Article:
Flashline-16 Expedition Report-02 06-07-2024

 In Expedition Report

Expedition Commander: Natasha Nicholson

Team: Ilaria Cinelli, Terry Trevino, Tiffany Swarmer, Mason Robbins, Michael Andrews, Rhett Woods

Destination(s): The Haughton crater

Transport: On foot

Distance Travelled: 6.48miles/10.4km

Furthest coordinates from the station: 75°24’12.9”N, 89°48’41”W

Expedition Duration: 5.45hrs

Time: 10:00 – 15:45

Expedition Description:

The expedition team, this time our full crew, set off at 10am in bright sunshine – a welcome change from our previous cloudy/rainy days at the station. We travelled south-southwest across the relatively flat sloping ground towards the crater, quickly encountering more of the soft sticky ground described in Expedition report 1. The rationale behind protecting this ground, beyond pure conservationist principles, comes from a finding in a 1990 paper Whitlock and Dawson, which names the silt/fine sand/mud environment of the Haughton Formation as rich in assemblage of pollen and fossils, and as the only known record of early Neogene Arctic vertebrates in the world.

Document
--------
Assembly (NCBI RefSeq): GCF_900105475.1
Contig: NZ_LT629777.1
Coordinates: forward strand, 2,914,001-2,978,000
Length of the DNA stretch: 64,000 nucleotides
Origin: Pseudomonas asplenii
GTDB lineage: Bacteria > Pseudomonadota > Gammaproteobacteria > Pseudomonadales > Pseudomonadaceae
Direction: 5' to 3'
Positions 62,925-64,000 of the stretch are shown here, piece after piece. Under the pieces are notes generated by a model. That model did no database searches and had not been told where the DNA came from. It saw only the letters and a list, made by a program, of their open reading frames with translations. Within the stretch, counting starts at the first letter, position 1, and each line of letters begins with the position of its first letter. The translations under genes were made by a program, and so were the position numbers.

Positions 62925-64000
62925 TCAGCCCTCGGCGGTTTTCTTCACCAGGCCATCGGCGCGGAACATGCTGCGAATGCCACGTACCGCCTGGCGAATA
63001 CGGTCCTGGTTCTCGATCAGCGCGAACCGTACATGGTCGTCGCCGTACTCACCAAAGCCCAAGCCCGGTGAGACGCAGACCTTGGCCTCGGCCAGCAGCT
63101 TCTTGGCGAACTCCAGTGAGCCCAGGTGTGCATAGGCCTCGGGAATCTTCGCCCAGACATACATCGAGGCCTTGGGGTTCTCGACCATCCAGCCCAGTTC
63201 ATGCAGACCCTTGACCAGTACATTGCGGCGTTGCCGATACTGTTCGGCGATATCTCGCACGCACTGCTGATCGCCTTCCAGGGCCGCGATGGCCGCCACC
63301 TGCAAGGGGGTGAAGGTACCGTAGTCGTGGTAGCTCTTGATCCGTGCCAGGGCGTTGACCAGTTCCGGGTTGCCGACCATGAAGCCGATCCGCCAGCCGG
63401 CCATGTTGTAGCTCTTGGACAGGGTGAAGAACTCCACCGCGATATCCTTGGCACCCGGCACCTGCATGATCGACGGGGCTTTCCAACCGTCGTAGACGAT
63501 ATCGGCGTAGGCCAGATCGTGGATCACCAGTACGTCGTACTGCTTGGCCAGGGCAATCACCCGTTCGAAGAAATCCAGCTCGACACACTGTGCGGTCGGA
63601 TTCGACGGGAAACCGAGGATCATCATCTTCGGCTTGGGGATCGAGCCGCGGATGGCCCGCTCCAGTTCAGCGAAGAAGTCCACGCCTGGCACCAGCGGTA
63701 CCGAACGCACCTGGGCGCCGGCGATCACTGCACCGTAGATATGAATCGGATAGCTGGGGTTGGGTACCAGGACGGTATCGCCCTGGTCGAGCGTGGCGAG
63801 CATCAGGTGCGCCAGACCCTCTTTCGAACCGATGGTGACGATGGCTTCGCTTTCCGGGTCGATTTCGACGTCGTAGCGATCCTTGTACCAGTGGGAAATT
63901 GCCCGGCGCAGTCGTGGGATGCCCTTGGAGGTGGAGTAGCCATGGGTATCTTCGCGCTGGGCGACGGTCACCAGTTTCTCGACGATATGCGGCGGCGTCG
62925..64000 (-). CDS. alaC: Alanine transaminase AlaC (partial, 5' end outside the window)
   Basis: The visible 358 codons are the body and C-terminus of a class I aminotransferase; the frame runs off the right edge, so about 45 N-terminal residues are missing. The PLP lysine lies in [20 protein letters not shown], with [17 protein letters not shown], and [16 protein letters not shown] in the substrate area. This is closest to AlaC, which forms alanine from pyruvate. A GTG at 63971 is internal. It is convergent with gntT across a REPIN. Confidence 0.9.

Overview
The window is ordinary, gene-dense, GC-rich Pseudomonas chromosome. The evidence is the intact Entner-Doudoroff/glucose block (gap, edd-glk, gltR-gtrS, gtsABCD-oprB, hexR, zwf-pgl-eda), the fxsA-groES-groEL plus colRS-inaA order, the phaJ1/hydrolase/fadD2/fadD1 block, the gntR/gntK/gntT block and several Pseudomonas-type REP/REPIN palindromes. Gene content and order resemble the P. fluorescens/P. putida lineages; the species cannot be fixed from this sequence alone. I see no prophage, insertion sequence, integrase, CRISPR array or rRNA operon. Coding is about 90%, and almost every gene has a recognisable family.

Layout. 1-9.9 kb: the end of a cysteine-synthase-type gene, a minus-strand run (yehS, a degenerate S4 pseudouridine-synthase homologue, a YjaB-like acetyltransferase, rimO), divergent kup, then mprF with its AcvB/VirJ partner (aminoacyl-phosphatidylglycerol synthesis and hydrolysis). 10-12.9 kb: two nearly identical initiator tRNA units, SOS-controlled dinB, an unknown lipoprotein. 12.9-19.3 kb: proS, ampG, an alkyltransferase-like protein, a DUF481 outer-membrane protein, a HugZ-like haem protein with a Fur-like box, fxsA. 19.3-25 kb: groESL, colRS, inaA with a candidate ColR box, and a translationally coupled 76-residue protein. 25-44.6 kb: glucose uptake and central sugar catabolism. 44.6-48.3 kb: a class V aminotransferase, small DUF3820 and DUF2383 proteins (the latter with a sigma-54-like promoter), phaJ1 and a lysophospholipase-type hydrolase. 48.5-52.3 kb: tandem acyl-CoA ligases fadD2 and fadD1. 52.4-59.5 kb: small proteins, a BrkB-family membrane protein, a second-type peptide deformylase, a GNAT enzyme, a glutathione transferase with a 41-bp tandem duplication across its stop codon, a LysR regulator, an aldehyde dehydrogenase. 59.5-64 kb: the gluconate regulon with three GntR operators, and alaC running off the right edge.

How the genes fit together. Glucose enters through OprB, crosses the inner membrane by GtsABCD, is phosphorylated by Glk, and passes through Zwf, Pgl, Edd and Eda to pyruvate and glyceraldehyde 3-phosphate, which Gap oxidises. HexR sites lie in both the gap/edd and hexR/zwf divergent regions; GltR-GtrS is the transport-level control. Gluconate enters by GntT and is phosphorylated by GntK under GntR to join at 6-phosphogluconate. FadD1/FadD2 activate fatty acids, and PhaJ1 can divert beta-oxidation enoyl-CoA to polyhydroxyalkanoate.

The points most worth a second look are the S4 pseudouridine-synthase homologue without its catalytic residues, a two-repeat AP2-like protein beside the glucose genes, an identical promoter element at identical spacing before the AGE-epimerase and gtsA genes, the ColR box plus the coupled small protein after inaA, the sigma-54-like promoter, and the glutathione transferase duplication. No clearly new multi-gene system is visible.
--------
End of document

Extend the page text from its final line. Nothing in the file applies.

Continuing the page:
The party was reminded of the fragility of the soil and of best practices for crossing this type of ground, such as ‘remember to look ahead as well as where you’re stepping, so you can plan your path as you’re going’, and including some levity to keep moral high, with phrases like ‘have you ever played the floor is lava?’; ‘remember rock hopping in rivers when you were kids?’; and ‘oatmeal not porridge’, the last referring to how smooth ground was more treacherous than rough ground (see Fig. 1). All seven expedition members made admirable efforts to minimise impact while traversing the plain, following the erratic rocky paths that snake through the terrain like stony streams.